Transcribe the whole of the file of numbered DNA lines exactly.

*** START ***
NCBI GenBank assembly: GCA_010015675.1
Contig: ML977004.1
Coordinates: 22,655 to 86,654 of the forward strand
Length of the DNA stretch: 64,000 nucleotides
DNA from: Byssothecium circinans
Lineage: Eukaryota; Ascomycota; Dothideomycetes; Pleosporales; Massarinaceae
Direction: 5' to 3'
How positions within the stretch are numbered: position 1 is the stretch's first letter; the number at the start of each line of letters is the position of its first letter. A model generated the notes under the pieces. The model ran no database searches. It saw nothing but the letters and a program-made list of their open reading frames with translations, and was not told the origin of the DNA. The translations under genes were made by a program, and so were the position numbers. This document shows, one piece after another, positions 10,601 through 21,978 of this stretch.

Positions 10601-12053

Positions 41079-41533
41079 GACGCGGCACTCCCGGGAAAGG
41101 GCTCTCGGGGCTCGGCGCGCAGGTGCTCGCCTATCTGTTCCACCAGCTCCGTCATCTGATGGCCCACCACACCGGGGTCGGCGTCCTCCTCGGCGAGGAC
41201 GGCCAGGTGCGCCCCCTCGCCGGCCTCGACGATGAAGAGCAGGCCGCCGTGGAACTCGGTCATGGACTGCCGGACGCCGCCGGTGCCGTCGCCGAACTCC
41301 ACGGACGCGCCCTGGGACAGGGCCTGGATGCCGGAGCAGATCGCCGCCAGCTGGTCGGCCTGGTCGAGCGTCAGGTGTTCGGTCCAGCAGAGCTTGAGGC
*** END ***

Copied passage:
NCBI GenBank assembly: GCA_010015675.1
Contig: ML977004.1
Coordinates: 22,655 to 86,654 of the forward strand
Length of the DNA stretch: 64,000 nucleotides
DNA from: Byssothecium circinans
Lineage: Eukaryota; Ascomycota; Dothideomycetes; Pleosporales; Massarinaceae
Direction: 5' to 3'
How positions within the stretch are numbered: position 1 is the stretch's first letter; the number at the start of each line of letters is the position of its first letter. A model generated the notes under the pieces. The model ran no database searches. It saw nothing but the letters and a program-made list of their open reading frames with translations, and was not told the origin of the DNA. The translations under genes were made by a program, and so were the position numbers. This document shows, one piece after another, positions 10,601 through 21,978 of this stretch.

Positions 10601-12053

Positions 41079-41533
41079 GACGCGGCACTCCCGGGAAAGG
41101 GCTCTCGGGGCTCGGCGCGCAGGTGCTCGCCTATCTGTTCCACCAGCTCCGTCATCTGATGGCCCACCACACCGGGGTCGGCGTCCTCCTCGGCGAGGAC
41201 GGCCAGGTGCGCCCCCTCGCCGGCCTCGACGATGAAGAGCAGGCCGCCGTGGAACTCGGTCATGGACTGCCGGACGCCGCCGGTGCCGTCGCCGAACTCC
41301 ACGGACGCGCCCTGGGACAGGGCCTGGATGCCGGAGCAGATCGCCGCCAGCTGGTCGGCCTGGTCGAGCGTCAGGTGTTCGGTCCAGCAGAGCTTGAGGC